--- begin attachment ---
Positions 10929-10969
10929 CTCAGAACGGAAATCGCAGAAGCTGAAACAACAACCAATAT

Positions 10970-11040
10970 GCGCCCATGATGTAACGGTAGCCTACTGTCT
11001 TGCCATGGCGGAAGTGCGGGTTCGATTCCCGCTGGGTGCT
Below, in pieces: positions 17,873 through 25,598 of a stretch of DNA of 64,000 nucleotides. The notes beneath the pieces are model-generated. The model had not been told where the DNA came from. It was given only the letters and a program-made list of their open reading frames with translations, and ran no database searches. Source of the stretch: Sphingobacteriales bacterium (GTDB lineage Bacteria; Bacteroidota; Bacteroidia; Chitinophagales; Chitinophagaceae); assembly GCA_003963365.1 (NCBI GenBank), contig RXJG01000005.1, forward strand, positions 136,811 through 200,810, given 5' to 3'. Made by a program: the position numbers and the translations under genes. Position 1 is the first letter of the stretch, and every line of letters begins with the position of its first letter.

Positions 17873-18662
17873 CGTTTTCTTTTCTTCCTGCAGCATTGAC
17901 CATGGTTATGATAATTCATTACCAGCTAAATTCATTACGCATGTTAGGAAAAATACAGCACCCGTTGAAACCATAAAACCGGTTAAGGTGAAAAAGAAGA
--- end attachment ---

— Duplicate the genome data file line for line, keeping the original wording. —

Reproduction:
Positions 10929-10969
10929 CTCAGAACGGAAATCGCAGAAGCTGAAACAACAACCAATAT

Positions 10970-11040
10970 GCGCCCATGATGTAACGGTAGCCTACTGTCT
11001 TGCCATGGCGGAAGTGCGGGTTCGATTCCCGCTGGGTGCT
Below, in pieces: positions 17,873 through 25,598 of a stretch of DNA of 64,000 nucleotides. The notes beneath the pieces are model-generated. The model had not been told where the DNA came from. It was given only the letters and a program-made list of their open reading frames with translations, and ran no database searches. Source of the stretch: Sphingobacteriales bacterium (GTDB lineage Bacteria; Bacteroidota; Bacteroidia; Chitinophagales; Chitinophagaceae); assembly GCA_003963365.1 (NCBI GenBank), contig RXJG01000005.1, forward strand, positions 136,811 through 200,810, given 5' to 3'. Made by a program: the position numbers and the translations under genes. Position 1 is the first letter of the stretch, and every line of letters begins with the position of its first letter.

Positions 17873-18662
17873 CGTTTTCTTTTCTTCCTGCAGCATTGAC
17901 CATGGTTATGATAATTCATTACCAGCTAAATTCATTACGCATGTTAGGAAAAATACAGCACCCGTTGAAACCATAAAACCGGTTAAGGTGAAAAAGAAGA